In a meeting with families of the 16 Afghan civilians killed on Sunday in southern Afghanistan, Mr Karzai said the delegation he sent to investigate the shootings did not receive the support they expected from American officials.
His criticism comes as the soldier suspected of carrying out the killing spree was said to be flying back to the US amid concerns for his safety.
Afghanistan was also hit by further tragedy yesterday as it emerged that 16 people – including two young girls – were killed in a helicopter crash. Twelve Turkish soldiers aboard the military helicopter died along with four Afghan civilians on the ground, including the two girls, according to the Afghan interior ministry.
A statement from the Turkish military said the cause of the accident was not known although there were no reports of insurgent activity in the area.
A house hit by the helicopter collapsed and rescue workers were searching through the rubble to determine whether there were any more casualties.
Turkish Foreign Minister Ahmet Davutoglu confirmed that a Turkish helicopter crashed near Kabul.
During the Afghan president’s meeting with the relatives of the victims of the shooting they insisted there must have been more than one soldier involved and claimed that they did not receive all the information they asked for from Americans.
Previously Afghan officials had said that there was surveillance video that was kept from them.
Mr Karzai said: “This has been going on for too long. This is by all means the end of the rope here. This form of activity, this behaviour, cannot be tolerated. It’s past, past, past the time.”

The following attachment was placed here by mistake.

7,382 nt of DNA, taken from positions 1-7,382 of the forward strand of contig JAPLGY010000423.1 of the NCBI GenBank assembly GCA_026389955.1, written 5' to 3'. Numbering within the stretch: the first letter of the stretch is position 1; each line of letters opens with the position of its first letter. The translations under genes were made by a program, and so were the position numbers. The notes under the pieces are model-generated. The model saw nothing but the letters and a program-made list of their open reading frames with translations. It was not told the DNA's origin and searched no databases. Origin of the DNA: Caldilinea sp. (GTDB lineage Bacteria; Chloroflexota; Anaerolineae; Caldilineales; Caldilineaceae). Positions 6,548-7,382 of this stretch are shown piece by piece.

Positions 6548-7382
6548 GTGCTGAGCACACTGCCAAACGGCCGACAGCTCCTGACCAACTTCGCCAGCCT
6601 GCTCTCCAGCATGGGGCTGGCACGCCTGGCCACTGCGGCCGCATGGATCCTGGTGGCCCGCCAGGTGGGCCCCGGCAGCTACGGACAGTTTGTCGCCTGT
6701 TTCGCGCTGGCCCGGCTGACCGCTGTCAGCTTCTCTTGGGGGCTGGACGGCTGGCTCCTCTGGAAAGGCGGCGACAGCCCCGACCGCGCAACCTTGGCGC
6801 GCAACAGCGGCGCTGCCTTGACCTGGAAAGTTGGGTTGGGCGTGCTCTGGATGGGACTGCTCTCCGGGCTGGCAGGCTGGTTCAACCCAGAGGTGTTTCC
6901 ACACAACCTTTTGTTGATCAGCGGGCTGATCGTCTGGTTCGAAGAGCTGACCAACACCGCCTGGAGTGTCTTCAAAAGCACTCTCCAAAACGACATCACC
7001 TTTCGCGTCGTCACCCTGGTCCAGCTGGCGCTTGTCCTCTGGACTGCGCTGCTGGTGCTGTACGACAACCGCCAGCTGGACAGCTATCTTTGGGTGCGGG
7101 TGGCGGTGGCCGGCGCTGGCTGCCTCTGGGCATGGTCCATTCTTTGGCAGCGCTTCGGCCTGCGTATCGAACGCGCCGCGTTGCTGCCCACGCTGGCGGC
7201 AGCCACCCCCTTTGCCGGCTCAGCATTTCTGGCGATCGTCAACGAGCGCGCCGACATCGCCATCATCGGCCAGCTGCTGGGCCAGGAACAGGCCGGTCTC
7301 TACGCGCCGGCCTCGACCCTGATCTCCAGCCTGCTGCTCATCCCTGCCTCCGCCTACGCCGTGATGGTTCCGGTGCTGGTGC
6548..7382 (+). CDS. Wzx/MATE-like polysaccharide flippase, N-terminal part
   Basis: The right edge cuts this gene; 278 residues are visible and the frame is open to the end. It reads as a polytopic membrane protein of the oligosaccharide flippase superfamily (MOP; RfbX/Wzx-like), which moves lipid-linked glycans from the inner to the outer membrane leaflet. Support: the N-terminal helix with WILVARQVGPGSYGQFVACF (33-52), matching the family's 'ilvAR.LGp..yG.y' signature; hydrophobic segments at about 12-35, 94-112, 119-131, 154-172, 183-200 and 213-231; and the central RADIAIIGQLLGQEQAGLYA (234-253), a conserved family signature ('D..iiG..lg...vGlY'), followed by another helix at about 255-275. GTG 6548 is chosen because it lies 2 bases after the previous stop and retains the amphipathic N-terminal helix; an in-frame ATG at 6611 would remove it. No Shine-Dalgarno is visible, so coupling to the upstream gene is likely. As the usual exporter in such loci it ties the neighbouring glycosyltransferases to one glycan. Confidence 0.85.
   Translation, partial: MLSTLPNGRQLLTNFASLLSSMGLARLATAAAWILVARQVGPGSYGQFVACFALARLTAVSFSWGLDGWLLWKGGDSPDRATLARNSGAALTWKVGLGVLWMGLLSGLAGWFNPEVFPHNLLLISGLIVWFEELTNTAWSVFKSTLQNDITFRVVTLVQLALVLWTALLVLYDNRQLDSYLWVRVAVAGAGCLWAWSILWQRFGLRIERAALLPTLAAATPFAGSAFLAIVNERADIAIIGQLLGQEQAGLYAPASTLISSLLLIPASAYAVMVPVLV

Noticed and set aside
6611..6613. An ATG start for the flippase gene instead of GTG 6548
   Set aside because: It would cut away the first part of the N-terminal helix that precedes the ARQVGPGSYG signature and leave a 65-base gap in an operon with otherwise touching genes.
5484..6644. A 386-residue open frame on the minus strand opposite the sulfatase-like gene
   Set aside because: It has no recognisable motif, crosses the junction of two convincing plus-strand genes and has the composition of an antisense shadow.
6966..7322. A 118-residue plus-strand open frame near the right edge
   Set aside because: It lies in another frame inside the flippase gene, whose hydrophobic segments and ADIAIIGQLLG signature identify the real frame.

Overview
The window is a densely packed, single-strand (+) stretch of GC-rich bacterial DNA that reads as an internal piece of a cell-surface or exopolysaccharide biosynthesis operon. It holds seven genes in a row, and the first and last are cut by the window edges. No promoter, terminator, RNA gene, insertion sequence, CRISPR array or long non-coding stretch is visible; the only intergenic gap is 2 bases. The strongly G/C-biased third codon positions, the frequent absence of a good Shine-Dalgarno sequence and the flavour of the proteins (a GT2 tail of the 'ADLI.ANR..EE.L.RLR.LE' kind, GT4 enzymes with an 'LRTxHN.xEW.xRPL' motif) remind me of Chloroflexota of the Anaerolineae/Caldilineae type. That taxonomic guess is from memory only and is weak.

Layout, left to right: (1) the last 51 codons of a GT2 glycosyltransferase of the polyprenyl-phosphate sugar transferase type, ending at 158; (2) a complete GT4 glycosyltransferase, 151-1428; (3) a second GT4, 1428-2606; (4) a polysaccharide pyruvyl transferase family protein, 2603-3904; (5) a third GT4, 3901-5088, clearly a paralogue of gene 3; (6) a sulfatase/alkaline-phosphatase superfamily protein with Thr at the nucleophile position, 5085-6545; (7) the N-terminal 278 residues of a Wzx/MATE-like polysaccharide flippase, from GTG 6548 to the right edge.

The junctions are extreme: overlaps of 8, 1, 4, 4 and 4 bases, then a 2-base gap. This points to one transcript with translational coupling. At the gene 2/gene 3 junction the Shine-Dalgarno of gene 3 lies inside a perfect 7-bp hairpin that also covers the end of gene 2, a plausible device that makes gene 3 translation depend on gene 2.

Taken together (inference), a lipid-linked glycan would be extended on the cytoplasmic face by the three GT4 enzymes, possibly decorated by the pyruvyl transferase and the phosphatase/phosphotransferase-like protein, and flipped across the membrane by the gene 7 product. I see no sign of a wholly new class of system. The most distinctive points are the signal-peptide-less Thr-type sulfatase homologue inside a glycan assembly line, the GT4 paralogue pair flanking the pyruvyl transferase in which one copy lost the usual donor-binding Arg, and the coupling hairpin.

The Afghan leader stressed that he wanted a good relationship with the US but that it was becoming increasingly difficult. He insisted that the US needs to respect Afghan culture and laws.
The US staff sergeant suspected of the killings is accused of slipping out of his base before dawn on Sunday and sneaking into the homes of three Afghan families, shooting 16 of them dead and burning some of the bodies. Another five people were wounded.
The soldier has not been identified, but officials have said the 38-year-old is based in Washington state. He was transferred late on Wednesday to a facility in Kuwait and is believed to have now been flown to a military prison in the US.
The soldier’s lawyer, John Henry Browne, told reporters that the day before the rampage, he saw his friend’s leg blown off.
It is not clear whether the incident might have helped prompt the horrific middle-of-the-night attack.
The suspect had been injured twice during his three previous deployments to Iraq, and did not want to go to Afghanistan to begin with, Mr Browne added.
He declined to release his client’s name, citing concerns for the man’s family, but he said the soldier has two young children, ages three and four.
On Thursday the American campaign in Afghanistan suffered two punishing blows as the Taliban announced they were breaking off talks with the US and Mr Karzai tried to speed up the transfer of security responsibilities to Afghan forces by calling on international forces to pull out of rural areas.
Afghan officials said Mr Karzai wanted the pullback to start now, but US officials said he did not tell visiting Defence Secretary Leon Panetta that it should happen immediately. Mr Karzai said he had spoken to US President Barack Obama yesterday and added: “I insist on this issue. The fight is not in the villages, not in the houses of Afghanistan.”